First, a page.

The Relationship Between a Child's Percentile and Their Health

Parents are often concerned about their children's growth and development. One challenge is to understand the relationship between a child's percentile and their health. Learn more about this topic in this article!
The Relationship Between a Child's Percentile and Their Health

Last update: 16 May, 2021

There are different methods for measuring children’s growth. Finding the right tool to achieve this measurement has been the subject of numerous studies and updates over the years to facilitate the understanding of the relationship between a child’s percentile and their health.

Between 1997 and 2003, the World Health Organization (WHO) conducted the Multicenter Growth Reference Study (MGRS). The aim was to generate new growth curves to assess the growth and development of infants and young children worldwide.

Thus, the MGRS collected primary growth data and information from approximately 8500 children from different ethnic backgrounds and cultural settings with the aim that:

“The new growth curves will provide a single international standard that represents the best description of physiological growth for all children from birth to age five, and establish the infant as the normative model for growth and development.”

Looking beyond charts and a child’s percentile to assess an infant’s health

A baby smiling during a pediatric appointment.
It’s important for parents to understand the information pediatricians provide regarding their child’s percentile according to their growth measurements.

It’s essential that every time a child goes to the pediatrician or family physician, the professional records growth measurements and makes sure parents understand this information. Also, knowing that the measurement charts undergo periodic updating (as new information becomes available) is also very positive.

The tables are, in general, indicative and should come hand in hand with the professional’s clinical judgment. Hence the importance of making growth curves that allow us to see the whole picture and not just the snapshot, which may be nice, but is sometimes more static.

Thus, the Argentine Society of Pediatrics emphasizes that the third edition of the Guidelines for the Evaluation of Physical Growth is an indispensable tool for pediatricians. In this sense, and in that same guide, the Nutrition Committee shared a message stating that:

“The attention and health care of children have new challenges. If we analyze those concerning nutrition, an initial point for improvement is that public health and also pediatricians -in the exercise of their profession- have the most suitable instrument for the timely detection of alterations in nutritional status.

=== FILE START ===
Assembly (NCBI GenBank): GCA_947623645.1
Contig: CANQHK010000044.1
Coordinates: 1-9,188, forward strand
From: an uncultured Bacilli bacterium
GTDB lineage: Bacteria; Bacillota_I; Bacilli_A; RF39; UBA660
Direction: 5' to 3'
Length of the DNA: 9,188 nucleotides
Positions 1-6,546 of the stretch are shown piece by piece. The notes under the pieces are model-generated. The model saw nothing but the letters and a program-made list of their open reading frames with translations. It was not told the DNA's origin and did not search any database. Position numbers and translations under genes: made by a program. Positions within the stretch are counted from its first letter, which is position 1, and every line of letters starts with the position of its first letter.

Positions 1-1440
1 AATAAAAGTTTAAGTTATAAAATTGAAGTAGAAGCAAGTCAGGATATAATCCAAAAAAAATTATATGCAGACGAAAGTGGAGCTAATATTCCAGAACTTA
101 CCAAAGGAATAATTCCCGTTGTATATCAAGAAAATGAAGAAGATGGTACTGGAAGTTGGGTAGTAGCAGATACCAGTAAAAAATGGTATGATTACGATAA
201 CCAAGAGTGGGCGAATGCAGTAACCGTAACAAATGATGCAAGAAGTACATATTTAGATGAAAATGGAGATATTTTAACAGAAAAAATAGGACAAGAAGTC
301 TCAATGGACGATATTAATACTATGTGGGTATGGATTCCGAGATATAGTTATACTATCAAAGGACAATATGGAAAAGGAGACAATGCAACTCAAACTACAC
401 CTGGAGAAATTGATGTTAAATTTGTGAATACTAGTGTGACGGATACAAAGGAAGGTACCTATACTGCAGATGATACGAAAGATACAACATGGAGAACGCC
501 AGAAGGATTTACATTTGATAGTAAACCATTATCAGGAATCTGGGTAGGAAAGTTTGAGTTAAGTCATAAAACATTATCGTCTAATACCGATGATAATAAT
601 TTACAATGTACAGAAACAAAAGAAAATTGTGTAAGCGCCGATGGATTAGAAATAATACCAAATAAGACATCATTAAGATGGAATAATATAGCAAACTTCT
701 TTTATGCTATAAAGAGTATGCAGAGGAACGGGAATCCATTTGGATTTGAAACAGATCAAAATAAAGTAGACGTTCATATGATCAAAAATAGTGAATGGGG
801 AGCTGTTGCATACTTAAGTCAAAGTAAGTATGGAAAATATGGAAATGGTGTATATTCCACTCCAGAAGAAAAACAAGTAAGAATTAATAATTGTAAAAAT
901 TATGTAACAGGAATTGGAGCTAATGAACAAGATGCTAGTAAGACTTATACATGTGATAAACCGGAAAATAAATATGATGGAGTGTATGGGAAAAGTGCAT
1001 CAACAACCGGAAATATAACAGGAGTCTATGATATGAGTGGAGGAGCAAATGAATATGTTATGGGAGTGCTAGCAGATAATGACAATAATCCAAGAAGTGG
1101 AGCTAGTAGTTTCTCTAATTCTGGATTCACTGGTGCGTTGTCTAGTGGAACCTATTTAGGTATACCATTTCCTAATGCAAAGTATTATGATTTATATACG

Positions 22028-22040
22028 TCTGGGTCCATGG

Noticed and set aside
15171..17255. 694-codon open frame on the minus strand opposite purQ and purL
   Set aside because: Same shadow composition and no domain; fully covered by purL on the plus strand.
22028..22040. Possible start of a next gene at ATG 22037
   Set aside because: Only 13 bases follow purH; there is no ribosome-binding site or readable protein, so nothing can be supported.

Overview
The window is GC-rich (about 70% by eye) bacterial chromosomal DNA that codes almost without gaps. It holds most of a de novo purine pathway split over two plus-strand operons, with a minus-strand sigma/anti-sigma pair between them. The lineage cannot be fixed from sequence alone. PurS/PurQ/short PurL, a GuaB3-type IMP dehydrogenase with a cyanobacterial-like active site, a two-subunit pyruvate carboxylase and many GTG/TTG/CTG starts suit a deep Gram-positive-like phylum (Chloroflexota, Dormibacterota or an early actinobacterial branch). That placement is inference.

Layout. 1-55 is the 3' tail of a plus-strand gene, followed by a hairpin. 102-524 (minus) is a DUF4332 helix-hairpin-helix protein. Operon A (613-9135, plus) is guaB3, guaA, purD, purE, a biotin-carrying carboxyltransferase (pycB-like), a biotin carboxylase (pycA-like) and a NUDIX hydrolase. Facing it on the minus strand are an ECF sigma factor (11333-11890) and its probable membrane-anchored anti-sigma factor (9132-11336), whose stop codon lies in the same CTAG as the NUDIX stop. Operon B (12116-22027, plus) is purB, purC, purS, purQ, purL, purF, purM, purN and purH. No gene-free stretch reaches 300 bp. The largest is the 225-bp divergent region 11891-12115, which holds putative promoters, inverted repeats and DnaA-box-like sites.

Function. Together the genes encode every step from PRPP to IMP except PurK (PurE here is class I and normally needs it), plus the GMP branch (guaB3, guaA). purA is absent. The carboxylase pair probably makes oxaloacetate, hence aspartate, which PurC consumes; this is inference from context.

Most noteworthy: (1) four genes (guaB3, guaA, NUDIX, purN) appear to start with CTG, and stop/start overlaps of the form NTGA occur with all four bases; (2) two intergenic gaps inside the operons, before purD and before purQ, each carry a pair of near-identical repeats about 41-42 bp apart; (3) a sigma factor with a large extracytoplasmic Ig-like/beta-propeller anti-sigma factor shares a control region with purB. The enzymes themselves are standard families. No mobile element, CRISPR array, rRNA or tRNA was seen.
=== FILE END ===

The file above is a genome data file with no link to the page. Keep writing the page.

What the curves and the data tell us

The information provided by the infant percentile and its relation to the child’s health is, in general, expressed in percentages.

This doesn’t in any way imply reducing our little one to a number or a quantity. The usefulness of these tools is to identify the existence of a proportion of area in which a group of children, by age and context, are or are not in the expected mean.

What if a child’s percentile is outside of the parameters?

A mother holding her baby girl during a pediatric appointment.

Being above the curves may or may not be cause for concern if the measurements aren’t accompanied by appropriate explanations within the framework of a trusting relationship.

Being able to discern whether growth is in line with a “normal” developmental process is a task for the health professional. However, it’s essential to have the opinion of the parents, who, in a way, are “experts” on their children because they’re attentive to their care.

Therefore, in this sense, although there are pre-established measures, each child is different. And factors such as genetics, environment, or diet have a great influence.

However, one warning sign is the existence of sudden changes in weight and height from one check-up to the next. If such changes occur relatively frequently, the specialist will most likely perform more specific tests on the child. The intention will be to try to find out why these changes in the infant’s development are occurring.

Likewise, another warning sign is that there’s a stagnation in growth. So, as in the previous case, finding out what’s happening will be necessary.

About a child’s percentile and their health

Overall, regular visits to the pediatrician to establish the relationship between the child’s percentile and their health are essential during the child’s growth and development.

However, if you have any questions about your child’s upbringing, it’s always best to consult a health professional.

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